|16 different genera
|202 known species
|Up to 9.8 ft (3 m)
|Up to 66 lbs (30 kg)
|Up to 15 years
|Mostly solitary, sometimes cooperative
|Some species Endangered, some Least Concern
|Mostly coral reefs, though some species prefer freshwater habitats
|Average Clutch Size
|Up to 10,000 eggs spawned at a time!
|Main Prey Species
|Fish, cephalopods, crustaceans
|Barracudas, sharks, sea snakes, groupers
The moray eel is actually a family of eels clearly distinguished by their massive heads, pharyngeal jaws, and striking coloration. With over 200 distinct species, moray eels are found across the world in both marine and freshwater environments. Though some species live in rivers and colder, temperate, marine waters, most moray eel species thrive on the world’s coral reefs.
The Giant Moray Eel is among the largest coral reef predators, reaching lengths of 10 feet or more. Though many of the 200+ species are much smaller than this, all morays are very capable predators. Morays are known to cooperatively hunt with other species of fish. In fact, the two animals have even developed a head-nod technique signaling the start of the hunt. Plus, morays display a striking array of different colors and patterns.
Since morays have adapted to a huge number of reefs with slightly different environments and selective pressures, these eels now show a massive amount of variety. There are spotted morays, green morays, zebra morays, honeycomb morays, snowflake morays, and many other patterns and colors. While some species have adapted to hunt a specific prey, many moray species are generalists and will capture fish, crustaceans, and the occasional squid or octopus.
The family Muraenidae (moray eels) is often distinguished by their pharyngeal jaws. Other fish develop gill arches with the pharyngeal slits of the embryo, but morays use these structures into a way to eat faster. Instead of supportive cartilaginous arches that support the structure of the gills, pharyngeal jaws develop teeth and musculature. Moray eels, therefore, have two sets of teeth. Since they can bite and regrip separately, this double set of jaws allows morays to gulp down large, strong prey.
Interesting Insights from the Moray Eel!
Many of the moray eel’s most interesting features are actually related to important biological concepts that relate to animals across the animal kingdom. Below, we discuss a few of the most important!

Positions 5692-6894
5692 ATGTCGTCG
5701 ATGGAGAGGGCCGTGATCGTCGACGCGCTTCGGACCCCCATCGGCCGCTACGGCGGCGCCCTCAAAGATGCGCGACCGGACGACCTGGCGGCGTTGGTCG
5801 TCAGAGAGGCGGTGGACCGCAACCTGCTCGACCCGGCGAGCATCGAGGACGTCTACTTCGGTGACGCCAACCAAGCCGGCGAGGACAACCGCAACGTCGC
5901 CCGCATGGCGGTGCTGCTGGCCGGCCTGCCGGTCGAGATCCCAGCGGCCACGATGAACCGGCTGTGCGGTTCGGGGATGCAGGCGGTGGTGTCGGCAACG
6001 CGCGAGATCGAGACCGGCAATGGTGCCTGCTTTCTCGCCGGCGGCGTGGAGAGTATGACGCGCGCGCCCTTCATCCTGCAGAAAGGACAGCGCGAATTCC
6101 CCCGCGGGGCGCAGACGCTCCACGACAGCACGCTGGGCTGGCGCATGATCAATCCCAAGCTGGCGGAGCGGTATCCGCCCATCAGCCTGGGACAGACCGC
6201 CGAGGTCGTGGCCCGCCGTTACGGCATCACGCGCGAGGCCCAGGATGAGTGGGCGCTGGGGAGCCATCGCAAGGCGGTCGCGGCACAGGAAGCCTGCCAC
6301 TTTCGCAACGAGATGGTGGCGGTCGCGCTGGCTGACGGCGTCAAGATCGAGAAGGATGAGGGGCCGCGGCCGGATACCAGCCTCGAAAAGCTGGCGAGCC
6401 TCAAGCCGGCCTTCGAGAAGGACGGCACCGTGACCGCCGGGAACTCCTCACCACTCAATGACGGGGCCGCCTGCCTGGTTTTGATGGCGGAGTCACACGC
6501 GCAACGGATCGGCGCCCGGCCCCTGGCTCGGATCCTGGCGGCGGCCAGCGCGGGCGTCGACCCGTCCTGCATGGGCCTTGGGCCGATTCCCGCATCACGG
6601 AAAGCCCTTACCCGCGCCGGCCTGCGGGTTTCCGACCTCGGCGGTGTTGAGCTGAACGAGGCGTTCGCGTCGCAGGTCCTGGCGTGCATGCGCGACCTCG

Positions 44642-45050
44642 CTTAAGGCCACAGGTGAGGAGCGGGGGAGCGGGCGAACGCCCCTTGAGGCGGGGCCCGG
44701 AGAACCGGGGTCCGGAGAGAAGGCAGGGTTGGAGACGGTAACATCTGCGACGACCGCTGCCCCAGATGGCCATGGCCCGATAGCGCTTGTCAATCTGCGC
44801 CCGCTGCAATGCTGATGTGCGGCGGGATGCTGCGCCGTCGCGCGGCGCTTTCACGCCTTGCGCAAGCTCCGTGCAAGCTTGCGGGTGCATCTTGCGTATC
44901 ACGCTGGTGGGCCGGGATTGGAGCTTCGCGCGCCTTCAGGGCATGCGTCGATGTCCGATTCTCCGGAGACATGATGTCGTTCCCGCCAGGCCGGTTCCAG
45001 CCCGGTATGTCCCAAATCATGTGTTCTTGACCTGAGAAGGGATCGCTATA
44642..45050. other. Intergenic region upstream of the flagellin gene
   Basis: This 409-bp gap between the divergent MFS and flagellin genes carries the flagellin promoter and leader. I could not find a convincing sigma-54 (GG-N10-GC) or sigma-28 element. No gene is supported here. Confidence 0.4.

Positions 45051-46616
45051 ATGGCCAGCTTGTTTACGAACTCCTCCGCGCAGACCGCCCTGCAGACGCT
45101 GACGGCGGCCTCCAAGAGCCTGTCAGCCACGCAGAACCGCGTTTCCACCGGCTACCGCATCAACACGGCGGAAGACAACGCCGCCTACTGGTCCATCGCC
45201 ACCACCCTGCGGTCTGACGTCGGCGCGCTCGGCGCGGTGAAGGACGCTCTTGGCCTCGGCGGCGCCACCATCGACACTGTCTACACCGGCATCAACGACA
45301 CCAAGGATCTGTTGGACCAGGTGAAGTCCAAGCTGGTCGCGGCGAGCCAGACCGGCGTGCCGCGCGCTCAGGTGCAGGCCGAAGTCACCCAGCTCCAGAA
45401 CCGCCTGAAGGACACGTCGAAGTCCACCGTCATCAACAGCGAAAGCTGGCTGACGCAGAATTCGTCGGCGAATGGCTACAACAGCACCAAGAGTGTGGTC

Pharyngeal Jaws from Pharyngeal Arches
Moray eels are unique because of their pharyngeal jaws – a second set of teeth in the back of the throat that can lunge forward to grasp prey. To understand what an amazing adaptation this is, we have to take a look at developmental biology to understand where these structures originate and why they are important.
The pharyngeal jaws, in a baby moray eel, start out as the “pharyngeal gill slits.” All vertebrates – from tiny fish to humans – have these gill slits as embryos. In other fish, these slits develop into pharyngeal arches made of cartilage. They can even develop “gill rakers” – special protrusions that collect algae and funnel it to the throat. Moray eels appear to be the only group of fish that have evolved these structures into another set of jaws.
The pharyngeal jaws may serve a second purpose in morays – flexibility! Moray eels are commonly found crammed in tiny coral reef crevices. Without large, inflexible gill arches, the eels can bend and flex through tiny spaces. This helps them catch a number of small fish and crustaceans and allows them to get away from large predators.
Interspecies Cooperative Behaviors – Hunting
Believe it or not – moray eels will team up with other fish to hunt the reef.
This behavior of cooperative hunting is seen in a few different animals, but morays and groupers have been seen cooperatively hunting by many divers. After giving each other a polite head nod, the two hunters take off through the reef. The moray can move easily through the inside of the reef, driving scared fish right into the grouper. At the same time, fish focused on avoiding the grouper make easy prey for the moray.
While it is not completely understood how two species can learn how to communicate and hunt together, the behavior obviously benefits both species and would likely be selected as a beneficial trait. In one model, one species would benefit by first following the other, until both species realized a benefit and a starting ritual (like the head-bob) was formed. An alternate hypothesis might be that when grouper and moray first faced off they scared nearby fish and both benefitted. Thus, they learned the head-bob behavior initiates a hunt and it has been ritualized since.
Bioaccumulation of Toxins
Many people wonder if they can eat a moray eel – and the answer is most definitely not. While many people have gotten away with it, many others have gotten very sick. In fact, one moray eel once poisoned nearly 57 people who had a piece. The reason is one that prohibits people from eating many types of predators.
Predators tend to accumulate toxins from the foods they eat. Even herbivorous fish may accumulate toxins from the algae they eat, but these toxins will be much less concentrated. As the toxins move up the food chain, their concentration increases at each trophic level. Moray eels are apex predators – so they have the potential to store a huge amount of toxins from the entire food chain.
This bioaccumulation of toxins is not limited to moray eels. In fact, the poison “ciguatera” is the most common cause of seafood-borne illness and is only dangerous when it bioaccumulates through the trophic levels. The toxin is created by tiny dinoflagellates, which get eaten by many herbivorous fish. Since the toxin concentrates through the food web, the most commonly implicated fishes causing illness are those at the top of the food chain: barracuda, grouper, moray eel, sea bass, and sturgeon!